FL - Michelle Mishcon, 53, & John Stevens, 59, murdered, Tequesta, 15 Aug 2016 - #2

Discussion in 'Trials' started by KayElJay, Sep 2, 2016.

  1. Trudie

    Trudie Well-Known Member

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  2. Gardenista

    Gardenista Well-Known Member

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  3. GarAndTeed

    GarAndTeed Well-Known Member

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    What the actual he*l??? Gotta go back through this thread.:eek:
     
  4. imamystery2u

    imamystery2u Member

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  5. Jax49

    Jax49 Florida Native

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  6. MsJosie

    MsJosie Well-Known Member

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    IF he is found insane at time of the murder and now is considered sane....I have the following questions

    What made him insane at that time?
    Why is he sane now?
    If found insane at time of murder, will he walk free?
    OR found guilty by reason of insanity ?
    What could his sentence if any be?

    IMO, he had drugs still in his system, which the drugs or the withdrawal from the drugs, caused him to murder. IMO he is guilty.

    Thanks.
     
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  7. SeesSeas

    SeesSeas FLORIDIAN

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    https://www.flsenate.gov/Laws/Statutes/2018/775.027
    2018 Florida Statutes
    775.027 Insanity defense.—
    (1) AFFIRMATIVE DEFENSE.—All persons are presumed to be sane. It is an affirmative defense to a criminal prosecution that, at the time of the commission of the acts constituting the offense, the defendant was insane. Insanity is established when:
    (a) The defendant had a mental infirmity, disease, or defect; and
    (b) Because of this condition, the defendant:
    1. Did not know what he or she was doing or its consequences; or
    2. Although the defendant knew what he or she was doing and its consequences, the defendant did not know that what he or she was doing was wrong.

    Mental infirmity, disease, or defect does not constitute a defense of insanity except as provided in this subsection.

    (2) BURDEN OF PROOF.—The defendant has the burden of proving the defense of insanity by clear and convincing evidence.
    History.—s. 1, ch. 2000-315.
     
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  8. SeesSeas

    SeesSeas FLORIDIAN

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    Chapter 916 Section 15 - 2018 Florida Statutes - The Florida Senate
    2018 Florida Statutes
    916.15 Involuntary commitment of defendant adjudicated not guilty by reason of insanity.—

    (1) The determination of whether a defendant is not guilty by reason of insanity shall be determined in accordance with Rule 3.217, Florida Rules of Criminal Procedure.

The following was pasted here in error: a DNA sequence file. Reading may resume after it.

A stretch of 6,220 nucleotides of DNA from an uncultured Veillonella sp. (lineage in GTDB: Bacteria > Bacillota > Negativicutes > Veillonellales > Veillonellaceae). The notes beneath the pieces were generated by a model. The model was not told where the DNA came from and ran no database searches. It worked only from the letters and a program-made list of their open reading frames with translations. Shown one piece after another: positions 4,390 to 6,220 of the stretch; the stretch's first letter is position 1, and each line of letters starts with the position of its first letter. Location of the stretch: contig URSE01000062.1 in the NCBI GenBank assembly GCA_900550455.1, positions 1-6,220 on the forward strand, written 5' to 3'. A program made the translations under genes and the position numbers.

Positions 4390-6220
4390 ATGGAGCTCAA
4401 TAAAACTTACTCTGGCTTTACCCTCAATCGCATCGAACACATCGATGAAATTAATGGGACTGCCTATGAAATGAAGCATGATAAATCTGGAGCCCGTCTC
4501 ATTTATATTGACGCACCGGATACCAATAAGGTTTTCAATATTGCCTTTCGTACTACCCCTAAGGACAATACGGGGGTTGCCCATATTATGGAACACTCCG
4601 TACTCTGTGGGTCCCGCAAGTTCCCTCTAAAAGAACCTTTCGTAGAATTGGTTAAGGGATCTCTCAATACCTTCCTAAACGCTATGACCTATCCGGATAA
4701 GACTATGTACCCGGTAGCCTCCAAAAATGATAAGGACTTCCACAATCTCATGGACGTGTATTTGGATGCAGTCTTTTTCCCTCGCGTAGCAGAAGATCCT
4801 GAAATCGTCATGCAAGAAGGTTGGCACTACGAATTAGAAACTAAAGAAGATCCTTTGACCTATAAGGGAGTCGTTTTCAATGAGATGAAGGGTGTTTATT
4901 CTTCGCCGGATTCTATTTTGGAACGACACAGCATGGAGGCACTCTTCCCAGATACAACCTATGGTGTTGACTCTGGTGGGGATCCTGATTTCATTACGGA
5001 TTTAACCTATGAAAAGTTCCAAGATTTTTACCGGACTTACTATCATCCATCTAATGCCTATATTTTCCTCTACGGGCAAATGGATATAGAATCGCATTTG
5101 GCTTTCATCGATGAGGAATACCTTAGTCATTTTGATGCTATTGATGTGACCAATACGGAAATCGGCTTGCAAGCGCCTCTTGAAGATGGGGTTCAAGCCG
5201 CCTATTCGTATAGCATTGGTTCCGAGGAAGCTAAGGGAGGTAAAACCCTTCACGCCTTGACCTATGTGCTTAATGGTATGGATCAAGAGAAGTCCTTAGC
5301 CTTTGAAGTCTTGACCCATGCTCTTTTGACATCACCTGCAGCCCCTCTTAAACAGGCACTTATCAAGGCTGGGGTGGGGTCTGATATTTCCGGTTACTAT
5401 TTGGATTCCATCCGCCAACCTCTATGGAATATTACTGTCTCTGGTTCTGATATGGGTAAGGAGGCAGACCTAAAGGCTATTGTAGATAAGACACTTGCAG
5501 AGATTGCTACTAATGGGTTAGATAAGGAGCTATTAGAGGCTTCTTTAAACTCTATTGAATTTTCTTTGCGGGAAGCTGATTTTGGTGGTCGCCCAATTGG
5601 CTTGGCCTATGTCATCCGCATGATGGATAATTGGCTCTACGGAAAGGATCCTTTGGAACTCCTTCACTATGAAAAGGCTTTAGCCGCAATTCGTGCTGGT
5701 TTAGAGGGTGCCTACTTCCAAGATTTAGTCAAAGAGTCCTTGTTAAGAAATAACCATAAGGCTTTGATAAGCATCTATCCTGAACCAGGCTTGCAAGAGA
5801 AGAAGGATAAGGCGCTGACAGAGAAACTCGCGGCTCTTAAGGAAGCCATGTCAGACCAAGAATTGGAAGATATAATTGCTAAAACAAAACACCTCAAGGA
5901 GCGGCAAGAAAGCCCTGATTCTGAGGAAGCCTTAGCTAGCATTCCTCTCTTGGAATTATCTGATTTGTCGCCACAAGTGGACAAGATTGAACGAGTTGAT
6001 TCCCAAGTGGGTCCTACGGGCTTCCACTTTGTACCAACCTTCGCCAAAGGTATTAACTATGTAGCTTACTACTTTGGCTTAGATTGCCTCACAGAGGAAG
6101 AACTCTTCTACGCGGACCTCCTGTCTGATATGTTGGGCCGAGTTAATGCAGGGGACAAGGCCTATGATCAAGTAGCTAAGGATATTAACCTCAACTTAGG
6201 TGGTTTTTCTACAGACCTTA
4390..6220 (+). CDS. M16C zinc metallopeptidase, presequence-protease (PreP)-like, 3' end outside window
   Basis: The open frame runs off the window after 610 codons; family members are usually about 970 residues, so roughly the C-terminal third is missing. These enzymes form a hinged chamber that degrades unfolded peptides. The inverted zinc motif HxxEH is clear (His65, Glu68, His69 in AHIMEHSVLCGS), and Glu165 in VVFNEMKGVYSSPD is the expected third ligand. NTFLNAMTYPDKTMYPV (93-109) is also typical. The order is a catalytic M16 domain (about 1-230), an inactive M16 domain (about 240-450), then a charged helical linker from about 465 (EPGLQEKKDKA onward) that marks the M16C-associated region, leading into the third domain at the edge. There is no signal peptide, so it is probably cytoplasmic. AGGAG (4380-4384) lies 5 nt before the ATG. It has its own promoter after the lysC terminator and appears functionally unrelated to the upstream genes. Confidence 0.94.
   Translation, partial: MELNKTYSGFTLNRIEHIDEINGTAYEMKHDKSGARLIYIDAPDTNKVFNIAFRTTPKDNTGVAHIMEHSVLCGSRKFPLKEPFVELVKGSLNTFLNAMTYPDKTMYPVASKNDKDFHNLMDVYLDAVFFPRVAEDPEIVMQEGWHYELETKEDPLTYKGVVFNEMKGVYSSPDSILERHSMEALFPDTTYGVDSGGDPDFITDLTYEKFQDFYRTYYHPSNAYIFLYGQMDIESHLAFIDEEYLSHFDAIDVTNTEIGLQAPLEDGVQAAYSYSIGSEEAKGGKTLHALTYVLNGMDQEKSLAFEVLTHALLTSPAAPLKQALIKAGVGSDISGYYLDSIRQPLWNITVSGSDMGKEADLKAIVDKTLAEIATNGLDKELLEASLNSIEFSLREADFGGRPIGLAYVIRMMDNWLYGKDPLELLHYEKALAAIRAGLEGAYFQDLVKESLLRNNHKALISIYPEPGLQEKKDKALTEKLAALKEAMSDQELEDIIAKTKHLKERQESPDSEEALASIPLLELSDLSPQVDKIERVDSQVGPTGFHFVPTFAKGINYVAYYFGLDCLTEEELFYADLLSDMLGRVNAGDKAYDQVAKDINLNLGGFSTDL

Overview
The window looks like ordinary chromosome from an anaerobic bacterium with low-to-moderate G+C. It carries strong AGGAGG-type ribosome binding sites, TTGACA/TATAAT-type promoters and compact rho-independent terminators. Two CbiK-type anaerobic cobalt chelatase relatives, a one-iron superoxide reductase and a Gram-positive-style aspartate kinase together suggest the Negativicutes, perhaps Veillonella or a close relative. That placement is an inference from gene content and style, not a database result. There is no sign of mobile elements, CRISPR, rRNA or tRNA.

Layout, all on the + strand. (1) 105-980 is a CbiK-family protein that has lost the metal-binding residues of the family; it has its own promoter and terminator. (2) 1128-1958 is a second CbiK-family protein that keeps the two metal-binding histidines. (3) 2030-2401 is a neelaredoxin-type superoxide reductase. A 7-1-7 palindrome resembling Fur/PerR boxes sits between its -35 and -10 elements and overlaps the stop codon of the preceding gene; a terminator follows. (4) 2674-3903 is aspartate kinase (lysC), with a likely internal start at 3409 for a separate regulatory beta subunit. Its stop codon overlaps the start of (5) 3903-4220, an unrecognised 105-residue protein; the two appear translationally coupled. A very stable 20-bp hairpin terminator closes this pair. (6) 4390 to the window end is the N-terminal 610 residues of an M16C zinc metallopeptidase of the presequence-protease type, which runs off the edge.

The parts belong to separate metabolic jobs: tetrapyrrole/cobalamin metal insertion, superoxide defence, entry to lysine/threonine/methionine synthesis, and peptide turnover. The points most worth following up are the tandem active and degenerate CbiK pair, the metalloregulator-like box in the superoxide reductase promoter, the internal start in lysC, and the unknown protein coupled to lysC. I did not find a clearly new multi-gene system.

(2) A defendant who is acquitted of criminal charges because of a finding of not guilty by reason of insanity may be involuntarily committed pursuant to such finding if the defendant has a mental illness and, because of the illness, is manifestly dangerous to himself or herself or others.
    (3) Every defendant acquitted of criminal charges by reason of insanity and found to meet the criteria for involuntary commitment may be committed and treated in accordance with the provisions of this section and the applicable Florida Rules of Criminal Procedure. The department shall admit a defendant so adjudicated to an appropriate facility or program for treatment and shall retain and treat such defendant. No later than 6 months after the date of admission, prior to the end of any period of extended commitment, or at any time the administrator or designee shall have determined that the defendant no longer meets the criteria for continued commitment placement, the administrator or designee shall file a report with the court pursuant to the applicable Florida Rules of Criminal Procedure.
    (4) In all proceedings under this section, both the defendant and the state shall have the right to a hearing before the committing court. Evidence at such hearing may be presented by the hospital administrator or the administrator’s designee as well as by the state and the defendant. The defendant shall have the right to counsel at any such hearing. In the event that a defendant is determined to be indigent pursuant to s. 27.52, the public defender shall represent the defendant. The parties shall have access to the defendant’s records at the treating facilities and may interview or depose personnel who have had contact with the defendant at the treating facilities.